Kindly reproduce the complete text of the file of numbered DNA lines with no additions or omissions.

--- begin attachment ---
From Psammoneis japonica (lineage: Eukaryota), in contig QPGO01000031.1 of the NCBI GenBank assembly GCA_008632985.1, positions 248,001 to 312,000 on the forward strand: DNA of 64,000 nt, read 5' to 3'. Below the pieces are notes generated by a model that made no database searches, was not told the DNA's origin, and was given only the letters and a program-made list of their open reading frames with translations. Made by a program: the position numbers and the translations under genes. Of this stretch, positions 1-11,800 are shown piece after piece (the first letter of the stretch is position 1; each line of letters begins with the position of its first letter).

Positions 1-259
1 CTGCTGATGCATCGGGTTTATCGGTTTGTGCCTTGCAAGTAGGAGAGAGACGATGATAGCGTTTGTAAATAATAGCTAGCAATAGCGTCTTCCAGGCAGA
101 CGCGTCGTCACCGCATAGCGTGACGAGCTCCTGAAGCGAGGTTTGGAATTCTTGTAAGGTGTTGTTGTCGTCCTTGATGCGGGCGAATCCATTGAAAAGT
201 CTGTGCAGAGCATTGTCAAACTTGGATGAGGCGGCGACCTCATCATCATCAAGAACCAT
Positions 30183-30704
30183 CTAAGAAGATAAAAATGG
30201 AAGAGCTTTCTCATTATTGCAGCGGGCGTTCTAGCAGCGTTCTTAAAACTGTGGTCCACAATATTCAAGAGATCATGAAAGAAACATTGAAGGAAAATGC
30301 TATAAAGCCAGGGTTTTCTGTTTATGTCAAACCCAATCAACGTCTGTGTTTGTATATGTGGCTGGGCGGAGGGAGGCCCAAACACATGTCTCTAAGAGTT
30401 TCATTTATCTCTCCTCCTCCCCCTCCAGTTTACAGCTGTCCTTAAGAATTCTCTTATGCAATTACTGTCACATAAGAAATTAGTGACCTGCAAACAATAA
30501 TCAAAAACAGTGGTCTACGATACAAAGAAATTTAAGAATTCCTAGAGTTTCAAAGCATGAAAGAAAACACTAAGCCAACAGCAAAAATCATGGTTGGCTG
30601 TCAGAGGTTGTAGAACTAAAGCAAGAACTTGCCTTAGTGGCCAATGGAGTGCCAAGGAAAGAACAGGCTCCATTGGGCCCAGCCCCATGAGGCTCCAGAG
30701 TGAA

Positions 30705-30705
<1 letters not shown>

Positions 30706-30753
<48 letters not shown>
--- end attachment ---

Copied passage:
From Psammoneis japonica (lineage: Eukaryota), in contig QPGO01000031.1 of the NCBI GenBank assembly GCA_008632985.1, positions 248,001 to 312,000 on the forward strand: DNA of 64,000 nt, read 5' to 3'. Below the pieces are notes generated by a model that made no database searches, was not told the DNA's origin, and was given only the letters and a program-made list of their open reading frames with translations. Made by a program: the position numbers and the translations under genes. Of this stretch, positions 1-11,800 are shown piece after piece (the first letter of the stretch is position 1; each line of letters begins with the position of its first letter).

Positions 1-259
1 CTGCTGATGCATCGGGTTTATCGGTTTGTGCCTTGCAAGTAGGAGAGAGACGATGATAGCGTTTGTAAATAATAGCTAGCAATAGCGTCTTCCAGGCAGA
101 CGCGTCGTCACCGCATAGCGTGACGAGCTCCTGAAGCGAGGTTTGGAATTCTTGTAAGGTGTTGTTGTCGTCCTTGATGCGGGCGAATCCATTGAAAAGT
201 CTGTGCAGAGCATTGTCAAACTTGGATGAGGCGGCGACCTCATCATCATCAAGAACCAT
Positions 30183-30704
30183 CTAAGAAGATAAAAATGG
30201 AAGAGCTTTCTCATTATTGCAGCGGGCGTTCTAGCAGCGTTCTTAAAACTGTGGTCCACAATATTCAAGAGATCATGAAAGAAACATTGAAGGAAAATGC
30301 TATAAAGCCAGGGTTTTCTGTTTATGTCAAACCCAATCAACGTCTGTGTTTGTATATGTGGCTGGGCGGAGGGAGGCCCAAACACATGTCTCTAAGAGTT
30401 TCATTTATCTCTCCTCCTCCCCCTCCAGTTTACAGCTGTCCTTAAGAATTCTCTTATGCAATTACTGTCACATAAGAAATTAGTGACCTGCAAACAATAA
30501 TCAAAAACAGTGGTCTACGATACAAAGAAATTTAAGAATTCCTAGAGTTTCAAAGCATGAAAGAAAACACTAAGCCAACAGCAAAAATCATGGTTGGCTG
30601 TCAGAGGTTGTAGAACTAAAGCAAGAACTTGCCTTAGTGGCCAATGGAGTGCCAAGGAAAGAACAGGCTCCATTGGGCCCAGCCCCATGAGGCTCCAGAG
30701 TGAA

Positions 30705-30705
<1 letters not shown>

Positions 30706-30753
<48 letters not shown>